Something Rotten! is a rollicking, tongue-in-cheek tribute to the world of theatre, Shakespeare, and the art of musical storytelling. With its uproarious humor, catchy songs, and spirited performances, it’s a must-see for anyone seeking a lighthearted and entertaining night at the theatre. So grab your doublet and hose, and get ready to laugh your way through a time-traveling musical adventure.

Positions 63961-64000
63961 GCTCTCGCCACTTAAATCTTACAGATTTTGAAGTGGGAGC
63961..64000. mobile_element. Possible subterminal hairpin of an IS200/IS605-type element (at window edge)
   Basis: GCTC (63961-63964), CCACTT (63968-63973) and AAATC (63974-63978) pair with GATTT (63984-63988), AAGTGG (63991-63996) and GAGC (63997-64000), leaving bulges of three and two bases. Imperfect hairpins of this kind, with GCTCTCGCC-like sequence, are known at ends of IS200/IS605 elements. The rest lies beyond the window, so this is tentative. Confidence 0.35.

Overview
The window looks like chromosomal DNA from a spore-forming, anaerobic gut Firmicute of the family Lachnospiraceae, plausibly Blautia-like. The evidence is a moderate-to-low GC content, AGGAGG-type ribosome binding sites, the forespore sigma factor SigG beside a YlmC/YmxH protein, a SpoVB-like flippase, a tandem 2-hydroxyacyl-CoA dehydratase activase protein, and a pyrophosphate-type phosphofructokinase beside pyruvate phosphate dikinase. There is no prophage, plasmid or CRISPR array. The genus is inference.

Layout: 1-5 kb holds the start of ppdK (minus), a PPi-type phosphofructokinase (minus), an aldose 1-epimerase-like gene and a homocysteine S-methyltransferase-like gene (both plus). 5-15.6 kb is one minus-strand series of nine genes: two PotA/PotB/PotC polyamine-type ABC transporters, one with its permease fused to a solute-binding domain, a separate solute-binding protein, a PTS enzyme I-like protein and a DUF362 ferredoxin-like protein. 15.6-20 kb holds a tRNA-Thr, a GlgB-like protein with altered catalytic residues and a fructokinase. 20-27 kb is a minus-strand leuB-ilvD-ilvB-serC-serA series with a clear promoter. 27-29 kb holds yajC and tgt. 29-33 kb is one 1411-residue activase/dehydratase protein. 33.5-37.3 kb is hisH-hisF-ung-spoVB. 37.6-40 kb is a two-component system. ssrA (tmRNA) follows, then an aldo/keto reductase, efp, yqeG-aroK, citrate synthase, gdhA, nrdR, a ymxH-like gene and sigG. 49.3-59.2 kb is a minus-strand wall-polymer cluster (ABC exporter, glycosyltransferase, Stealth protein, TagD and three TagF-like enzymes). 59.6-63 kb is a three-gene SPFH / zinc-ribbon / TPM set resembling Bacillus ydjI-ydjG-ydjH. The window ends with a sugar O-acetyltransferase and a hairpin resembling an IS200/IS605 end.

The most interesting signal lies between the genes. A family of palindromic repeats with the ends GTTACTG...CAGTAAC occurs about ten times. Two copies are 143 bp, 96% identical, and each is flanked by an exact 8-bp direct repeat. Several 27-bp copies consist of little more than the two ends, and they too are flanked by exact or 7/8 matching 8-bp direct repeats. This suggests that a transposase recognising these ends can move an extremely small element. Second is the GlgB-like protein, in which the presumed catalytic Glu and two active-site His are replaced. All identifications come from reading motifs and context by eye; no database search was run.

CenterPoint Legacy Theatre presents Something Rotten! music and lyrics by Karey Kirkpatrick and Wayne Kirkpatrick, book by Karey Kirkpatrick and John O’Farrell. August 4 – September 2, 2023 Monday – Saturday 7:30 PM, Saturday Matinees 2:30 PM. ASL Performance Saturday, August 12th, Matinee 2:30 PM Contact Info: 801–298-1302,
Tickets: General Admission $19-37
Photography by Micah Young.

Front Row Reviewers

Front Row Reviewers